Repeat after me: the Google Phone is not an iPhone killer
As the fabled first GPhone gets closer to launch (T-Mobile is expected to make the formal announcement tomorrow) the blogosphere and press have run heavy coverage comparing the Android powered HTC Dream to Apple’s iPhone, complete with the lines iPhone killer and Apple’s nightmare among others. In the school of sensationalist journalism 101, these headlines pass with flying colors, but they fail on another test: the school of stop drinking the kool-aid reality.
The first GPhone is not an iPhone killer.
The HTC Dream is as ugly as sin, the iPhone isn’t
Looks may not be everything, but the iPhone has good looks in spades, a supermodel compared to the Dream’s Ugly Betty. iPhone users like shiny things, and the iPhone is the shiniest of them all. People who have purchased iPhones, or are about to, are not going to be swayed by the Dream. We already know that the iPhone doesn’t deliver the best feature set, and yet it has sold millions. Android does seek to compete via on screen visuals, but the best platform in the world in an ugly box still looks ugly.
Sweet sweet music
Consider that various reports have shown that iPod sales have flatlined or even declined (the latest refresh to the iPod line was about stimulating sales). But people haven’t stopped listening to music, nor have they started buying non-Apple MP3 player, it’s just that their iPhones are also iPods. Really good, kickass iPods at that. Like or hate the iTunes/ iPod music lock-in, it’s the biggest game in town, and only one phone operates natively in this space, the iPhone. Android may offer open access, but it isn’t an iPod, and it won’t play with iTunes, at least not easily. Strike a sizable portion of music lovers off the list as GPhone buyers.
There is of course one area where the iPhone has struggled in its uptake, and that’s in corporate buys. The 3G iPhone does offer more features that its predecessor, like Exchange support to support the business case, and certainly no one is suggesting that businesses haven’t purchased iPhones, but at the top of the business market, ignoring SME’s, the most popular phone is the Blackberry. And what line do we hear from Blackberry addicts who won’t consider an iPhone over and over again? keyboard. They want a real keyboard. And what does the HTC Dream offer that the iPhone doesn’t? a keyboard.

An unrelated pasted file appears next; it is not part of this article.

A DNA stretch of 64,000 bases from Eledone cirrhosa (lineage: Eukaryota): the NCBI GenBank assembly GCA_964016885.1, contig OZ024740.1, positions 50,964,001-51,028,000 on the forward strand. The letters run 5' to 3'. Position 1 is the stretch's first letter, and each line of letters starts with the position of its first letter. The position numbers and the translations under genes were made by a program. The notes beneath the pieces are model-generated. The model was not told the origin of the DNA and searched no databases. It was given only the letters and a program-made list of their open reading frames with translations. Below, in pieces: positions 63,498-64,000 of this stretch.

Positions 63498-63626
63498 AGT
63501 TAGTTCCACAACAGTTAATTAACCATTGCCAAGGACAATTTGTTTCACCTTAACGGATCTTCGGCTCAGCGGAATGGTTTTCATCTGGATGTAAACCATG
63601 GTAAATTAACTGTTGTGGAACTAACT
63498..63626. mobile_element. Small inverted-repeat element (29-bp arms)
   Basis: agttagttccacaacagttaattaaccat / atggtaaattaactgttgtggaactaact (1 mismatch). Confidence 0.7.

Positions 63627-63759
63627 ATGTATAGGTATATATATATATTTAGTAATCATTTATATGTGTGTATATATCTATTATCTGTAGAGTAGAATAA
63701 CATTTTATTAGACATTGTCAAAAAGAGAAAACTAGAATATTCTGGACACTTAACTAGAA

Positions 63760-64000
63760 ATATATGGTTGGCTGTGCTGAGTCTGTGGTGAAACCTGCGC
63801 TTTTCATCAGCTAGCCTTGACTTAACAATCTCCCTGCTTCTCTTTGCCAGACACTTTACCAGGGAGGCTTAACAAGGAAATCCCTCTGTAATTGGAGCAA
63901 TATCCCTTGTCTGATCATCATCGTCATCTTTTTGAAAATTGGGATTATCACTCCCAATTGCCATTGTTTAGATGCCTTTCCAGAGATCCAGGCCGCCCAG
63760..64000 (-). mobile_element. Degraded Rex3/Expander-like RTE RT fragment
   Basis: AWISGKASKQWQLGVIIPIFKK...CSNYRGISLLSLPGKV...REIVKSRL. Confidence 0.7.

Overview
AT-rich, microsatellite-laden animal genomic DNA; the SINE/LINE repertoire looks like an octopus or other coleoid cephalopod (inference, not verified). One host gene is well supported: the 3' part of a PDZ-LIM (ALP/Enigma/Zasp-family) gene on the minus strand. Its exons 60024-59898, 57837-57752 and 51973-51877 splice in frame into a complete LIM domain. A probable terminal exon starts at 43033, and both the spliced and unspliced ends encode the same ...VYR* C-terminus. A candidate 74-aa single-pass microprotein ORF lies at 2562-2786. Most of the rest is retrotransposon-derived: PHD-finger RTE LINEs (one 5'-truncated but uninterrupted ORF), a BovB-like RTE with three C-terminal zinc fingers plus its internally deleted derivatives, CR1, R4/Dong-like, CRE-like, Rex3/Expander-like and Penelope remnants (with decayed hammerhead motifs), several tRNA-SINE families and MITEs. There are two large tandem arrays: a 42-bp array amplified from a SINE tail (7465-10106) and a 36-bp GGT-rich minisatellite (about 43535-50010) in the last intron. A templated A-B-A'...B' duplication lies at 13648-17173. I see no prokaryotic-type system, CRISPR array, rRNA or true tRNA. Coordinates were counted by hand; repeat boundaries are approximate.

What we see in this phone is some of the best features from the iPhone placed into an ugly as sin BUT practical handset that offers a real keyboard. If the Dream was a consumer play directed at the iPhone, they wouldn’t have picked practicality over aesthetics. T-Mobile wants Blackberry customers who like the features of the iPhone, but want a keyboard. If we have to call killer on anything, the GPhone is a potential Blackberry killer, because they’re the high end users most likely to buy it.
Where it might go wrong
We’re making presumptions that the first GPhone will be smooth sailing and a viable competitor to the Blackberry, or any existing phone. But it can go wrong. For starters, the phone is made by HTC, and while they’ve improved their product in recent years, the company has a track record of releasing awful phones, as most people who have used a HTC phone in the past can attest.
Then there’s the open nature of the phone. Google and T-Mobile see the open app marketplace as a selling point, offering more variety at a lower cost. It’s a great marketing line, but what happens when people take advantage of the marketplace and upload bad applications that either cause stability issues in Android, or compromise security on the phone. If Apple can’t get it right with a closed shop where they vet every application, the odds of the same issues, or worse situations occurring here are a sure bet.
Steve Jobs may be the worst for wear health wise, but he hasn’t lost one nights sleep over the GPhone. Google entering this space, and driving innovation forward is a positive that should be rightly celebrated, but lets not go over board, at least not yet. We will see new GPhones in the future that may seek to tackle the iPhone head on, but the HTC Dream isn’t that phone. My recommendation: start selling your RIM shares.